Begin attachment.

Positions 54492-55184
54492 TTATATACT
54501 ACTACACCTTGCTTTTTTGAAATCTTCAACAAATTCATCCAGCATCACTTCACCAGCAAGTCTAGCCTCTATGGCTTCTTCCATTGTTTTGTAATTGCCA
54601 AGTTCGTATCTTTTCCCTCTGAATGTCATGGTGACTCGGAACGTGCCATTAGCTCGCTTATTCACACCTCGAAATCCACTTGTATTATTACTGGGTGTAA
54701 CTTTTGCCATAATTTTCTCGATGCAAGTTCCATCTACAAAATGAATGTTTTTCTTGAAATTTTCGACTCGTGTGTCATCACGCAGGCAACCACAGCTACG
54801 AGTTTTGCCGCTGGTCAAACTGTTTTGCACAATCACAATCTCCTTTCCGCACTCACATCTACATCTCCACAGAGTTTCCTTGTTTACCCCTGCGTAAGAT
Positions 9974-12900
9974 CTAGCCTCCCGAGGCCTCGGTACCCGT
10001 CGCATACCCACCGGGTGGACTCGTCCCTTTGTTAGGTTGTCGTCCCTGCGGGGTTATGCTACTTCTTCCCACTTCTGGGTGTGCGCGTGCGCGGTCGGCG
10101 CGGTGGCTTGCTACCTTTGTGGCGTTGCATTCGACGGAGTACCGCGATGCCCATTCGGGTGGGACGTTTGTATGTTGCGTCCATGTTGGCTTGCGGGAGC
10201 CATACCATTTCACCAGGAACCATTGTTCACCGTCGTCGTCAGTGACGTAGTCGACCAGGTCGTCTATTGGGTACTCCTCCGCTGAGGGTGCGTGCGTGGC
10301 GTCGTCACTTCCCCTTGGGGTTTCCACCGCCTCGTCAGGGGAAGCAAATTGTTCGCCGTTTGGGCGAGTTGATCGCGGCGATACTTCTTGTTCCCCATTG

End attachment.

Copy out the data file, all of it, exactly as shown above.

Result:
Positions 54492-55184
54492 TTATATACT
54501 ACTACACCTTGCTTTTTTGAAATCTTCAACAAATTCATCCAGCATCACTTCACCAGCAAGTCTAGCCTCTATGGCTTCTTCCATTGTTTTGTAATTGCCA
54601 AGTTCGTATCTTTTCCCTCTGAATGTCATGGTGACTCGGAACGTGCCATTAGCTCGCTTATTCACACCTCGAAATCCACTTGTATTATTACTGGGTGTAA
54701 CTTTTGCCATAATTTTCTCGATGCAAGTTCCATCTACAAAATGAATGTTTTTCTTGAAATTTTCGACTCGTGTGTCATCACGCAGGCAACCACAGCTACG
54801 AGTTTTGCCGCTGGTCAAACTGTTTTGCACAATCACAATCTCCTTTCCGCACTCACATCTACATCTCCACAGAGTTTCCTTGTTTACCCCTGCGTAAGAT
Positions 9974-12900
9974 CTAGCCTCCCGAGGCCTCGGTACCCGT
10001 CGCATACCCACCGGGTGGACTCGTCCCTTTGTTAGGTTGTCGTCCCTGCGGGGTTATGCTACTTCTTCCCACTTCTGGGTGTGCGCGTGCGCGGTCGGCG
10101 CGGTGGCTTGCTACCTTTGTGGCGTTGCATTCGACGGAGTACCGCGATGCCCATTCGGGTGGGACGTTTGTATGTTGCGTCCATGTTGGCTTGCGGGAGC
10201 CATACCATTTCACCAGGAACCATTGTTCACCGTCGTCGTCAGTGACGTAGTCGACCAGGTCGTCTATTGGGTACTCCTCCGCTGAGGGTGCGTGCGTGGC
10301 GTCGTCACTTCCCCTTGGGGTTTCCACCGCCTCGTCAGGGGAAGCAAATTGTTCGCCGTTTGGGCGAGTTGATCGCGGCGATACTTCTTGTTCCCCATTG